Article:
Year

Cash flow (£ 000)

Cumulative cash flow (£ 000)

0

(4000)

(4000)

1

750

(3250)

2

750

(2500)

3

900

(1600)

4

1000

(600)

5

600

Zero

6

400

400

The payback period is precisely 5 years.

The shorter the payback period, the better the investment, under the payback method. The main issue with this is that, even for a short period, there is a sacrifice to be made: an up front investment with the hope that it will be “paid back” in the future (also called opportunity cost).

Another problem is when you are comparing several proposals, for example:

Project

Year

1

2

3

4

5

6

0

(50)

(100)

(80)

(100)

(80)

(100)

1

5

50

40

40

30

5

2

10

30

20

35

30

25

3

15

20

20

20

20

30

4

20

10

20

20

10

30

5

5

20

10

5

10

40

6

10

10

10

40

50

Payback period

4

3

3

4

3

5

Total after 6 years

5

40

40

30

60

80

The payback period for three of the projects (2, 3 and 5) is three years, so they seem to be of equal merit.

However, because there is a time value constraint here, the four projects cannot be viewed as equivalent. Project 2 is better than 3 because the revenues flow quicker in years one and two. Project 2 is also better than Project 5 because of the earlier flows and because the post-payback revenues are concentrated in the earlier part of that period. When you look at a longer time period, the picture changes again: after 6 years projects 5 and 6 have the best yields, but although project 6 has the best overall yield, you have to wait the longest to get it.

Arguments in favour of payback

It is simple! Research has shown that UK firms favour it. This is understandable given how easy it is to calculate.

In an environment of rapid technological change, systems may need to be replaced sooner than in the past, so a quick payback on investment is essential.

Arguments against payback

It lacks objectivity. It is decided by pitting one investment opportunity against another.

Cash flows are regarded as either pre-payback or post-payback, but the latter tend to be ignored.

Payback takes no account of the effect on business. Its sole concern is cash flow.

Payback summary

It is best used as an initial screening tool, but it is inappropriate as a basis for sophisticated investment decisions. In MMU it is OK for projects with budgets of up to £1 million. Projects with greater costs should employ a more sophisticated analysis based on net present value (NPV) or internal rate of return (IRR), as explained below.

Average Rate of Return:

The average rate of return expresses the profits arising from a project as a percentage of the initial capital cost. However the definition of profits and capital cost vary. For instance, the profits may be taken to include depreciation, or they may not. One of the most common approaches is as follows:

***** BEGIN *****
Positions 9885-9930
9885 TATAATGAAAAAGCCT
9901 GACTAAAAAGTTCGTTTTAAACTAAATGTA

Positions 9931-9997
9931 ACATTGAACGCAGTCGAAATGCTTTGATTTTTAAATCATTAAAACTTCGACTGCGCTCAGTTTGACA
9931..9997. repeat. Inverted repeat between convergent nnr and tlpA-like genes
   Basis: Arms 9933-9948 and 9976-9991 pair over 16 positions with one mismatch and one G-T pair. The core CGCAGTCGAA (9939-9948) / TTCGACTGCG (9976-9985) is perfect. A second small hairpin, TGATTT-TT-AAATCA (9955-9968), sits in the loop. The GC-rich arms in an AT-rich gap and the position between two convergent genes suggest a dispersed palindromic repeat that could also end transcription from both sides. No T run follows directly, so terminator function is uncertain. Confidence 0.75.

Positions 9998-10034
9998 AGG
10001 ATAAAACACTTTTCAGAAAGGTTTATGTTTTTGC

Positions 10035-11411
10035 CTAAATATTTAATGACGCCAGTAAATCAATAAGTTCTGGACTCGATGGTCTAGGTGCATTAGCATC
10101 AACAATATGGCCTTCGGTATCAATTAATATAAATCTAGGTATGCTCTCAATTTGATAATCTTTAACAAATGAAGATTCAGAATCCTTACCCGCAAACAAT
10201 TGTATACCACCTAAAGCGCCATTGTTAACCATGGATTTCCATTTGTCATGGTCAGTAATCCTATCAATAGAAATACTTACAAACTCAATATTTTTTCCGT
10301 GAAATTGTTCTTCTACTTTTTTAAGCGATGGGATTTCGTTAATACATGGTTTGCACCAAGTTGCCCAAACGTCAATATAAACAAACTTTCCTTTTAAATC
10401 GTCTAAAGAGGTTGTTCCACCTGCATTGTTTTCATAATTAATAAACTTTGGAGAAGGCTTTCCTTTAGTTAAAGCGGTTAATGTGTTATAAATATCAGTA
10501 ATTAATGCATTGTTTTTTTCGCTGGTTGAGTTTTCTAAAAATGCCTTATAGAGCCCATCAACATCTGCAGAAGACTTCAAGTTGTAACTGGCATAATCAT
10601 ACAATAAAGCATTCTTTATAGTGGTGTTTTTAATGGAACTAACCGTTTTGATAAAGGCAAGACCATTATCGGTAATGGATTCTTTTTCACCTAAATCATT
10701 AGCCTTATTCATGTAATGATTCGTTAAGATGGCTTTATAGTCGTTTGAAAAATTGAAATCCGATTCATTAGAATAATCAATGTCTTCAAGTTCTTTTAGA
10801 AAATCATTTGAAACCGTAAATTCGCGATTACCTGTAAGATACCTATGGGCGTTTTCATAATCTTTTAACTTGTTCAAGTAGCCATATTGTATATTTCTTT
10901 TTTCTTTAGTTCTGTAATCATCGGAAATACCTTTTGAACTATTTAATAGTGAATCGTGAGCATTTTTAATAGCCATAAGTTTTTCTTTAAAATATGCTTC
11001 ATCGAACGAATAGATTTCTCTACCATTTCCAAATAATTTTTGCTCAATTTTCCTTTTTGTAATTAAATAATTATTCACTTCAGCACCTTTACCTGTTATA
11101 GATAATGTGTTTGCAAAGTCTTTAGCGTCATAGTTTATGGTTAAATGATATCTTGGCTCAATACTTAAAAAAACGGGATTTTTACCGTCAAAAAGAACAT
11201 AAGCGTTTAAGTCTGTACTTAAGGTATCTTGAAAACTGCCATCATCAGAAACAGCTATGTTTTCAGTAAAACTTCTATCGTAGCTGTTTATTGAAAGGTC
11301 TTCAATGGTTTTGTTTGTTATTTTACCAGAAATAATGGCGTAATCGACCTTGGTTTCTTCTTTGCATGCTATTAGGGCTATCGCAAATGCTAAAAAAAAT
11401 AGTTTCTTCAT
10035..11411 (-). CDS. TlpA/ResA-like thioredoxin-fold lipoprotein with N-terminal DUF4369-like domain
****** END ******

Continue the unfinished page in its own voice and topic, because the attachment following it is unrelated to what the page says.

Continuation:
ARR = (Average annual revenue / Initial capital costs) * 100

For example, a new system will cost £240,000 and is expected to generate total savings of £45,000 over the project's five year life.

ARR = (£45,000 / 5) / 240,000 * 100

= 3.75%

Arguments in favour of ARR

As with the Payback method, the main advantage with ARR is its simplicity.

There is also a link with some accounting measures that are commonly used. ARR is similar to the Return on Capital.

The ARR is expressed in percentage terms and this, again, may make it easier for managers to use.

Arguments against ARR

ARR doesn't take account of the project duration or the timing of cash flows over the course of the project.

The concept of savings (or profit) can be very subjective, varying with specific accounting practice and the capitalisation of project costs. As a result, the ARR calculation for identical projects could result in different outcomes from business to business.

Thirdly, there is no definitive signal given by the ARR to help managers decide whether or not to invest. This lack of a guide for decision making means that investment decisions remain subjective.

Net Present Value:

The Net Present Value (NPV) is a Discounted Cash Flow (DCF) technique. It relies on the concept of opportunity cost to place a value on cash inflows arising from capital investment.

Opportunity cost is the calculation of what is sacrificed or foregone as a result of a particular decision. It is also referred to as the 'real' cost of taking some action.

Present value is the cash equivalent now of a sum receivable at a later date. If we didn’t spend that money and banked it instead, the opportunity cost includes both the initial sum and the interest earned.

NPV is a technique where cash inflows expected in future years are discounted back to their present value. This is calculated by using a discount rate equivalent to the interest that would have been received on the sums, had the inflows been saved.

Net Present Value Tables

Net Present Value tables provide a value for a range of years and discount rates:

0

1

2

3

- - -

n

Now

1 year from now

2 years from now

3 years from now

n years from now

The present value for 0 years is always 1, and this is not included in the present value table.

If you are looking to find the present value of £ 150,000 which you expect to receive in 5 years time, at a rate of interest of 3%, the following steps are taken:

Step 1 Use a NVP lookup table (see separate spreadsheet: net_pres_value.xlsx) and find the relevant number of years (5 years in this example).

Step 2 Look across the row for relevant the rate of interest (3% in this example).